This briefing is published by Oil Change International, Greenpeace USA and Global Witness.
With oil prices rising to near-record levels due to Russia’s ongoing war in Ukraine, companies producing oil and gas in the United States are in line to make tens of billions in additional profits. Using Rystad Energy’s Ucube database — a database that tracks the industry’s production economics at the well level — we can get an insight into how much money the industry is set to earn simply as a result of this massive price spike. Under conservative estimates, we find the US upstream oil and gas industry will collect a windfall of $37 to $126 billion in 2022 alone.
We found that the US upstream industry is in line to earn an additional $37 billion if the current base case ($88) holds. If prices spike this summer and the 2022 average is closer to $120, earnings could soar by $126 billion compared to the pre-war case. Total projected free cash flow for 2022 would nearly double from $128 billion in the $70 scenario, to a potential $253 billion in the $120 scenario.
We also looked at the top ten earners. ConocoPhillips, Chevron and Occidental lead the pack with the potential to earn an additional $6.5 billion to $7.5 billion each if prices average $120. Together the top ten could earn additional profits just shy of $50 billion.
Oil executives have recently signaled that high oil prices may not lead to a rapid increase in domestic production. US production is still quite high historically but is recovering from the Covid-19 downturn in oil demand, and US drillers do not have the ability to immediately spin up new production. What’s more, pressure from Wall Street to impose “capital discipline” could lead these companies to pocket the gains from these high prices and return them to investors via dividends and buybacks.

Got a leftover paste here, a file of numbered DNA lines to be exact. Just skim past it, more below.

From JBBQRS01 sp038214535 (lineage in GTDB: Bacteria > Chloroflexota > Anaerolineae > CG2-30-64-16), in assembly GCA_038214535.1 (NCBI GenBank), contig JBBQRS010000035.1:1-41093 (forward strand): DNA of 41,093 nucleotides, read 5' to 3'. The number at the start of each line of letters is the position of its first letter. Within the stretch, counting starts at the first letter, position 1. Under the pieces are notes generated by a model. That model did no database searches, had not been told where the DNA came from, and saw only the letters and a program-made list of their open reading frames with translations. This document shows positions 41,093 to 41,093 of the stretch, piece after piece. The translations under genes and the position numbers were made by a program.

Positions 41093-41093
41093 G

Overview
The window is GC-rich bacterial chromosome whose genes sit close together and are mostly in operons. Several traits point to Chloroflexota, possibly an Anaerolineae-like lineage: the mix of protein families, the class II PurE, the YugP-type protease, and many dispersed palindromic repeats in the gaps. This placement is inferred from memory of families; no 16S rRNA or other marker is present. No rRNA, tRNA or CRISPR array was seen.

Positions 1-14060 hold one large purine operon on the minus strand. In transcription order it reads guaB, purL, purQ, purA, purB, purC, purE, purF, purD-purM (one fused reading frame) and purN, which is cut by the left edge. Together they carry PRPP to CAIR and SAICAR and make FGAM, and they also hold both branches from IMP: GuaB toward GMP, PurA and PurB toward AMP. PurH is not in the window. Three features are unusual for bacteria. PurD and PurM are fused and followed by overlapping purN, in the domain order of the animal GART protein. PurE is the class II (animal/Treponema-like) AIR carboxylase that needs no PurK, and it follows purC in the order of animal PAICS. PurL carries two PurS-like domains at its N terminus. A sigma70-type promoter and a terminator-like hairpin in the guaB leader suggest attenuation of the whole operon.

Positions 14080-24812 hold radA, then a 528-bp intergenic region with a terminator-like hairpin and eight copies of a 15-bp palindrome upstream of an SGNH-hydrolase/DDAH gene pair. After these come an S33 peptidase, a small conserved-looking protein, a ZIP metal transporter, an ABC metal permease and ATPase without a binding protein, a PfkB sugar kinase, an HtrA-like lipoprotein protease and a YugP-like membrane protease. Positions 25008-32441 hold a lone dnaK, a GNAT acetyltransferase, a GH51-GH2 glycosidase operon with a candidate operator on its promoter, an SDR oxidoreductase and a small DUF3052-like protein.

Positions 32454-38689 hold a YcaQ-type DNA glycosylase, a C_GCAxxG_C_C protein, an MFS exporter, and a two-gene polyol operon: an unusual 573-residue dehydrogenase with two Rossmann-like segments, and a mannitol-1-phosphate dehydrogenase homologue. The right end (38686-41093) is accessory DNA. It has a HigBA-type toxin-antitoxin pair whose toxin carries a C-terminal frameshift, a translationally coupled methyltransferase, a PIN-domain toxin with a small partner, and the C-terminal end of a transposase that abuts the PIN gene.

Much of this excess free cash flow that is boosting oil corporation balance sheets is flowing from the pocketbooks of US consumers. It is only right for Congress to pass a windfall profits tax and return some of these profits to consumers, as Sen. Sheldon Whitehouse and Rep. Ro Khanna recently proposed. Despite misleading talk of “energy independence” from some politicians, the US can’t drill its way to lower gasoline prices. Thanks to the lifting of the crude oil export ban in 2015, US drillers are fully integrated with the global market; when crude prices increase globally, they also increase in the US. Booming US exports of liquefied natural gas (LNG) also tend to drive up domestic gas prices.
If Congress had taken decisive action on climate change at any time in the last three decades the US economy would be more insulated against oil shocks, and would be enjoying the benefits of a renewable-powered economy that is healthier, more affordable, and more just. The answer to high gasoline prices is not to triple-down on a failed system.
We use the Rystad Energy Ucube database to query the production and economics of the upstream oil and gas industry. Upstream refers to the exploration and extraction of oil and gas. Upstream profit, or free cash flow, is revenue flowing from oil and gas projects to these companies after taxes and royalties, capital expenditure and operating expenditure. Debt service or other corporate costs, e.g. executive salaries, have not been extracted from these revenues. This free cash flow is therefore the profit derived at the project level from selling oil and gas produced before corporate expenses have been paid. Much of it could be used for executive bonuses, share buybacks, and investor dividends.
This briefing was written by Lorne Stockman and David Tong (Oil Change International), Tim Donaghy (Greenpeace USA) and Zorka Milin (Global Witness).
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